Abrupt Climate Change during the Last Glacial Termination in Maine


Expedition Dates: May-October 2021


Expedition Field Team Members:

Maraina Miles1,2, Meghan Spoth1,2

  1. Climate Change Institute, University of Maine
  2. School of Earth and Climate Science, University of Maine

Expedition Funding: Dan & Betty Churchill Exploration Fund


Field Expedition Location:  Baxter State Park, Maine



Katahdin, the largest mountain in Maine, offers a unique view into the climate of the past. Draped along the flanks of the mountain are glacial deposits that can reveal how the climate of the North Atlantic region responded to the abrupt warming of the end of the last ice age. In the face of climate change, there is an urgent need to understand how each part of Earth’s climate system reacts to abrupt change. We are currently entering uncharted territory; however, the fast-changing climate of the last glacial termination (11,700-18,000 years ago) can provide an analogue to guide the development of future climate models – the first step in helping society prepare for an uncertain future. Our goal for the 2021 field season was to collect samples from glacially transported boulders for beryllium-10 surface exposure age dating to reveal the thinning history of the Maine Ice Cap, which we plan to use to reconstruct the pattern of climate change during the termination.

Figure 1. Moraines on the flanks of Katahdin. Basin Ponds moraine are in pink, and Abol moraines are in blue. Green dots are collected samples that are currently in processing.


To find out when the ice retreated or readvanced, we began by mapping glacial landforms in QGIS using newly released LiDAR imagery of the area. Next, we collected rock samples from boulders on these landforms. The samples were brought back to the UMaine Cosmogenic Isotope Laboratory and are currently being processed for beryllium-10 (10Be) surface exposure dating. This method works like an isotopic ‘clock’ and reveals when the boulders were deposited by a glacier. The boulders were plucked from the underlying bedrock by a flowing glacier and then deposited on a moraine. Once a boulder is released from the glacier and exposed to the atmosphere, it begins accumulating 10Be, a cosmogenic isotope that forms within a rock as is it bombarded with cosmic rays, which are constantly raining down on Earth. Therefore, the amount of 10Be in a boulder can tell us when that boulder was deposited by a glacier, and thus when the glacier was last at that location. To isolate the 10Be, the samples are crushed into a fine sand and etched in acid until only pure quartz remains. The quartz is then dissolved, and the 10Be is extracted in a series of chemical steps.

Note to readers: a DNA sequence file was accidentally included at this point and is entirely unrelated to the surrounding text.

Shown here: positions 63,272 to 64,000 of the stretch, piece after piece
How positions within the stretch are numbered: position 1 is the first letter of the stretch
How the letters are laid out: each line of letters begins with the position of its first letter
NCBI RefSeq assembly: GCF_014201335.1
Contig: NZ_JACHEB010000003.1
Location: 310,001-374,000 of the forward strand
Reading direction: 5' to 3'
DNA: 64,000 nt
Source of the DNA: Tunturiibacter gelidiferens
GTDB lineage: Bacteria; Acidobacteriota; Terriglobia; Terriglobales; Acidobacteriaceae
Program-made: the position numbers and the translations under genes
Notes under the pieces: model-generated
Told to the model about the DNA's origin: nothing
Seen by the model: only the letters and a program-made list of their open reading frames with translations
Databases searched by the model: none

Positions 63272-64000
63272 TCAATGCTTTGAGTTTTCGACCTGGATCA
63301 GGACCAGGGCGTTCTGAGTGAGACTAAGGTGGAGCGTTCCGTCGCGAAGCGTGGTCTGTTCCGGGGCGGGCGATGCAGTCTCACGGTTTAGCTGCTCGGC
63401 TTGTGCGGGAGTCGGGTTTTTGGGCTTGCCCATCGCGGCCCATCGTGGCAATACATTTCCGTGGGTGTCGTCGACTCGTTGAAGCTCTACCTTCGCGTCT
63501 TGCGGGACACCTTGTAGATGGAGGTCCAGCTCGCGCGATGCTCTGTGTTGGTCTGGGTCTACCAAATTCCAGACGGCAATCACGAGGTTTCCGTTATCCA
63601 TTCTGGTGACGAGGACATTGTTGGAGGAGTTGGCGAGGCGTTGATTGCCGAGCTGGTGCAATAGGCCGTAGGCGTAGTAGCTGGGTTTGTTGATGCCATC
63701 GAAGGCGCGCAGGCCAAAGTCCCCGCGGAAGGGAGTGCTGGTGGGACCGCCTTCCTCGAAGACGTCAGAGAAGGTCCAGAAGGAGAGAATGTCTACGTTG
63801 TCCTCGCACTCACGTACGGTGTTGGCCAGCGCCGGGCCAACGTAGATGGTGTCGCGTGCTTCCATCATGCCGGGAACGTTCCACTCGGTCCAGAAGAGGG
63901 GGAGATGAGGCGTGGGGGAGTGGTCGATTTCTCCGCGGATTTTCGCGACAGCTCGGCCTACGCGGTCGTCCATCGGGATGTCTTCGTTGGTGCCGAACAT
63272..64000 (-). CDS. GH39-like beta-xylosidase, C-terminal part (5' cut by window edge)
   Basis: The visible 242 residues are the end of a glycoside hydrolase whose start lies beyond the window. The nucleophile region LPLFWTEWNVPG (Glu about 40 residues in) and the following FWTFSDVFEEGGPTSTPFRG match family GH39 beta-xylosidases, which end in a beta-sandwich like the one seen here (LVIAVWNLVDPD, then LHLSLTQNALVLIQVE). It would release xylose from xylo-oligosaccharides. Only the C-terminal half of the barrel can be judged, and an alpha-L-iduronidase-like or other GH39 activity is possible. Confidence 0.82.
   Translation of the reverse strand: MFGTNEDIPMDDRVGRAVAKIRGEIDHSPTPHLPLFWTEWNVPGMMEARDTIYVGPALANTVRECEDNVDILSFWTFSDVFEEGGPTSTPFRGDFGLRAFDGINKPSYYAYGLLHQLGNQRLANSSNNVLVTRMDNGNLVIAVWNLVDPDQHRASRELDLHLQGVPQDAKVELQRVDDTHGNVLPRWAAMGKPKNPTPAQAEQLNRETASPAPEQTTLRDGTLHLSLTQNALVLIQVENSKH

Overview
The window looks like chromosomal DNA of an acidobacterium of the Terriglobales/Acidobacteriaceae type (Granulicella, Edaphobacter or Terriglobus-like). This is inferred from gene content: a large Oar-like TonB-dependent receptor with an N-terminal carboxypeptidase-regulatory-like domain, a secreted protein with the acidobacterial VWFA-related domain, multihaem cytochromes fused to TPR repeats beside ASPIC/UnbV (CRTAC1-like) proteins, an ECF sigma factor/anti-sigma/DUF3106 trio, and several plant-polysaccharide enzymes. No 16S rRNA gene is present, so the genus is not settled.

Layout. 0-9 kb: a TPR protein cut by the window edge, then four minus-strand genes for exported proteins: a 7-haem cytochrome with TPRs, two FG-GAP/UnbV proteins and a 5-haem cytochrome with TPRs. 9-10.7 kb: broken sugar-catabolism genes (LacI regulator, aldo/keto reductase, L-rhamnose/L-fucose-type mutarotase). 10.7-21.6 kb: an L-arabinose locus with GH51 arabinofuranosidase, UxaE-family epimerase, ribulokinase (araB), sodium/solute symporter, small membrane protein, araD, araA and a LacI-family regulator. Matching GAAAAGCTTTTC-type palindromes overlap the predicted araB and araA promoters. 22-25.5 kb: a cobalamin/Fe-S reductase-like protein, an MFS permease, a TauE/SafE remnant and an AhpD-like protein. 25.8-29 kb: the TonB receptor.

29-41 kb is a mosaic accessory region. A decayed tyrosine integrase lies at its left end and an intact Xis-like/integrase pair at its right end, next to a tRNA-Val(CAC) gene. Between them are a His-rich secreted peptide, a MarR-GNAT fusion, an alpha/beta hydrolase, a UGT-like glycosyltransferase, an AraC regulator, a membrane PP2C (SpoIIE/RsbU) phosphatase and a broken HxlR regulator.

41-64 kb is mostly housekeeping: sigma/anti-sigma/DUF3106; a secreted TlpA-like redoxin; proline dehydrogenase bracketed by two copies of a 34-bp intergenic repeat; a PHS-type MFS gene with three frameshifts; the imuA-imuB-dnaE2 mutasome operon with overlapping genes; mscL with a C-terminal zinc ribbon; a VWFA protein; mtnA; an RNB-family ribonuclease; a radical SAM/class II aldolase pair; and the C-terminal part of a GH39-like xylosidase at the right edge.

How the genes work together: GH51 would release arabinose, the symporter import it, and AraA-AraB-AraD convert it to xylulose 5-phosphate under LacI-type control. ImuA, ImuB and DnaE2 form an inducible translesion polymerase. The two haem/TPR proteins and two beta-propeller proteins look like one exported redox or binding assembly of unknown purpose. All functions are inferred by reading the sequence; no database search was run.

Fig. 2. The Togue Pond moraine. Samples collected from this landform (right panels) are currently being processed in the lab.


Project Goals & Initial Results:

One of our goals during the summer of 2021 was to collect samples along a newly discovered lower-elevation moraine in the southern section of Baxter State Park. This moraine may have been deposited in the Bølling–Allerød (14.7-13.0 ka), a period when the climate changed rapidly but displayed many complexities that we don’t yet understand. Because of the steep slope of the moraine, this may be evidence of a glacial readvance during the Bølling–Allerød. Overall, 10 samples were collected on the moraine. We also collected six samples above the moraine, on smaller recessional ridges, and eight below it to fully constrain the timing of moraine deposition. These samples currently are awaiting analysis at Lawrence Livermore National Laboratory.